It turns out that CNN had run a two minute segment profiling Yipit. By Sunday, they had aired the segment four times and we easily had our best ever two-day stretch across all key metrics including user sign-ups.
Did we get it because we had raised money, crossed 100,000 users or hired an expensive PR firm? No. The following is how it happened.
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Listening to Our Customers
Yipit’s primary product is to aggregate the best daily deals in your city (Groupon, LivingSocial, BuyWithMe, Yelp, Scoop St and 160+ others) and email the best ones to you based on preferences you set.
Since launching Yipit in February, we’ve had a policy to reach out to users that unsubscribe to collect feedback. We send them an email explaining that we’re a startup and offer them a $10 amazon gift card to get on the phone with us for 10 minutes and explain what happened.
I know that sounds like a lot of work, but we actually use a virtual assistant to handle the entire process of setting up the call. We just have to do the calls and everyone on the team does the calls.
In June, we got an unsubscribe from someone with a gmail address. We reached out to him and he explained via email that he had unsubscribed because he lived in Connecticut and didn’t think he would be able to use the New York deals we were recommending. But, he also explained that he was an executive producer for CNN’s Money Unit and wanted to set up a call with us.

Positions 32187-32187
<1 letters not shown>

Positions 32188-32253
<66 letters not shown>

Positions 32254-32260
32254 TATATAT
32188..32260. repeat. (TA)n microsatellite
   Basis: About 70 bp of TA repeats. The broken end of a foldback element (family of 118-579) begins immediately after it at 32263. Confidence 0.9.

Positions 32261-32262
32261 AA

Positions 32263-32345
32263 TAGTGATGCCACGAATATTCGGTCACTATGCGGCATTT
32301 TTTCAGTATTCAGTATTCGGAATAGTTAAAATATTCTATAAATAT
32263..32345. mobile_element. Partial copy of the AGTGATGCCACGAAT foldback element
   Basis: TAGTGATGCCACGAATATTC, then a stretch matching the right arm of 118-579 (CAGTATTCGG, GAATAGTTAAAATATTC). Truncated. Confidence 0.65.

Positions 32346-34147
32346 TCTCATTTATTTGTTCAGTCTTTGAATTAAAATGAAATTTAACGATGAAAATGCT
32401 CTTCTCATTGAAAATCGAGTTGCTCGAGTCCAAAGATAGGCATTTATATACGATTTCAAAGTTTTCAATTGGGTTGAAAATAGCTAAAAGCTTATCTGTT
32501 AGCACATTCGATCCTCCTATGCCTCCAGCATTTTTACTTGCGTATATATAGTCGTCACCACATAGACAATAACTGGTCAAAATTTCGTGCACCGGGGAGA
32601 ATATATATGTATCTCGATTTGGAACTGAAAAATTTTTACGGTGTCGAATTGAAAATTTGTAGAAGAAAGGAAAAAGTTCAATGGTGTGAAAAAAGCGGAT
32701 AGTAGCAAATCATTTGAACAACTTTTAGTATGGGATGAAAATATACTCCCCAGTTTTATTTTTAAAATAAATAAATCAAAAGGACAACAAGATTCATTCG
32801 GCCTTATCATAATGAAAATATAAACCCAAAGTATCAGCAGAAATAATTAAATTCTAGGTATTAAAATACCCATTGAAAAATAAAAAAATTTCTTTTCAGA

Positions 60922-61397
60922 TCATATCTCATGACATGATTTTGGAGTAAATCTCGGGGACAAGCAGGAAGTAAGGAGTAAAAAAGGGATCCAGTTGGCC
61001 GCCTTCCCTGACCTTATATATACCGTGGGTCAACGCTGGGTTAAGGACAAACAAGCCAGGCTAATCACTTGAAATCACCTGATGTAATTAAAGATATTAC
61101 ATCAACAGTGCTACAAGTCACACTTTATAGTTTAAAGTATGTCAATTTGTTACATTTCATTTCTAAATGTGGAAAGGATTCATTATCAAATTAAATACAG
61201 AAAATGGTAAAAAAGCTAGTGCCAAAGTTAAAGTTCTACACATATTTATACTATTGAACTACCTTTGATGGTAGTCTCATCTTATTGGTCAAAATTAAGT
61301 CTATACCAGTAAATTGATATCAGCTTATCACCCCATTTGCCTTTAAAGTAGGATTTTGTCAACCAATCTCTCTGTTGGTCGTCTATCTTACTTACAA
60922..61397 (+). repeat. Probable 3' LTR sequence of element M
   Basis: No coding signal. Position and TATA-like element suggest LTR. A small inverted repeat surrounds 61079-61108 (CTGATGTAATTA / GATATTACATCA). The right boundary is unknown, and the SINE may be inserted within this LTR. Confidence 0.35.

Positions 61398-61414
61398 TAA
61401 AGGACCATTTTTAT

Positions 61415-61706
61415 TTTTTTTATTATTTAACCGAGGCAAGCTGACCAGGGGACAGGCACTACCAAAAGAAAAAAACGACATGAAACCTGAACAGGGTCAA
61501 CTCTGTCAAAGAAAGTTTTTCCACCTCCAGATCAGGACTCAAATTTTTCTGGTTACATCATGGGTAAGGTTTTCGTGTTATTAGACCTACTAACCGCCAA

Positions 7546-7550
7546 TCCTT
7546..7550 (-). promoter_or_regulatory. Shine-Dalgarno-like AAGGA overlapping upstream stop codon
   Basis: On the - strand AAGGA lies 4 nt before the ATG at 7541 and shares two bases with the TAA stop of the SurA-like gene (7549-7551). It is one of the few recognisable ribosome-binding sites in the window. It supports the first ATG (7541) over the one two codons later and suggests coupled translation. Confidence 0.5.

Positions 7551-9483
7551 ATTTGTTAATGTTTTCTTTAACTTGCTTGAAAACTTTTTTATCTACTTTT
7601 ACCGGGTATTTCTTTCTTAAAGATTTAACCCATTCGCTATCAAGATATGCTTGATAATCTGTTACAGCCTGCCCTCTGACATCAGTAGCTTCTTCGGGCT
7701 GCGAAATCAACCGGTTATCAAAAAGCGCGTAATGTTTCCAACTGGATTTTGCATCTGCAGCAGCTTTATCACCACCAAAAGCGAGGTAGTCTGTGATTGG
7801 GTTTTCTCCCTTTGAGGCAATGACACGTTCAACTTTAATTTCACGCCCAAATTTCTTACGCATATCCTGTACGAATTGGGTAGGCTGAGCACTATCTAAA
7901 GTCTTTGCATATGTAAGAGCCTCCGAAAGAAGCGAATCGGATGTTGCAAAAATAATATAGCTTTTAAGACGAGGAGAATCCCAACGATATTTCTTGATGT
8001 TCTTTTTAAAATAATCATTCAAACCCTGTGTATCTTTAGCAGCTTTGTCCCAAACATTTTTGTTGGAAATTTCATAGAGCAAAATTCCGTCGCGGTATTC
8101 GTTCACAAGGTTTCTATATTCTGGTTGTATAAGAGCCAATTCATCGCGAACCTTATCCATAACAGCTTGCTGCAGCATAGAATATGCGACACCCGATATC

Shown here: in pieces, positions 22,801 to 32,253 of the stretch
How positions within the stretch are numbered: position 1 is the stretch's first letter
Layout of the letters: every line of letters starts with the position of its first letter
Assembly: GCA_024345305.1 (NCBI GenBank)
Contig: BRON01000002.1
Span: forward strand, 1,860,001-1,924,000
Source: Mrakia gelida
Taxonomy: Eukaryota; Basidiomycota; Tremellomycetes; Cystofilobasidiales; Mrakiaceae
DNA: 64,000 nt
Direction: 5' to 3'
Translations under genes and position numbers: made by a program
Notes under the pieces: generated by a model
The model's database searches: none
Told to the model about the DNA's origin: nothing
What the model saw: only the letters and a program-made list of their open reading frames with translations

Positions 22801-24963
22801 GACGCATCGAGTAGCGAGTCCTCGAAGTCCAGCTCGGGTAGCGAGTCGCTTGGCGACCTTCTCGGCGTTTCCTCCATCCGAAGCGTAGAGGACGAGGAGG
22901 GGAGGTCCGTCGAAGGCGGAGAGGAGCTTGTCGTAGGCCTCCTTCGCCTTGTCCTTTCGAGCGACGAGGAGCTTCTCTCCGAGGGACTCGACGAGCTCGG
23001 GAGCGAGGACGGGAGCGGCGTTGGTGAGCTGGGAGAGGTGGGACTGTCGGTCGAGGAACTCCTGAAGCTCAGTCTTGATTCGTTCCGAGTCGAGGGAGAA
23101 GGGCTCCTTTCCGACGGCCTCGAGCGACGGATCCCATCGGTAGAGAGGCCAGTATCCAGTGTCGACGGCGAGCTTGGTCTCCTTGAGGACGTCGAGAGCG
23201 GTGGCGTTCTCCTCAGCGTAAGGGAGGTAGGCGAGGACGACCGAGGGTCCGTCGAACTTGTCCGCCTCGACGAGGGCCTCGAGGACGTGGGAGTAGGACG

Customer Development Process Got Us Profiled
It turns out that he was really impressed with two aspects of how we were running Yipit:
- We were reaching out to our unsatisfied customers to get their feedback on how to make Yipit better
- We had pivoted from an overall deals and coupon aggregation service to just focusing on daily deals based in part on those user feedback calls
After the call, he said they wanted to feature us on a series called “The Turnaround” that focuses on a business that makes a change that leads to more success. As he was telling us about the series, I was thinking to myself that the series really celebrated successful pivots, a key tenet of the customer development process popularized by Steve Blank and Eric Ries. We were getting profiled because we were following the customer development process!
Were We Just Lucky?
Clearly we had been very fortunate that one of the users that unsubscribed happened to be an executive producer at CNN. But, maybe we weren’t as lucky as it seems.
Isn’t the job of journalists to try out new services and report on them to their readers? I would expect that your earliest customers consists of not only early adopters but also a handful of influential tech journalists, magazines editors and executive producers.
In other words, aside from the many benefits of getting feedback from your early customers, yet another reason to talk to customers is an opportunity to have more meaningful conversations about your startup with the journalists who are trying it out. If you have good and meaningful conversations with them, they will probably be more likely to tell their audience about you.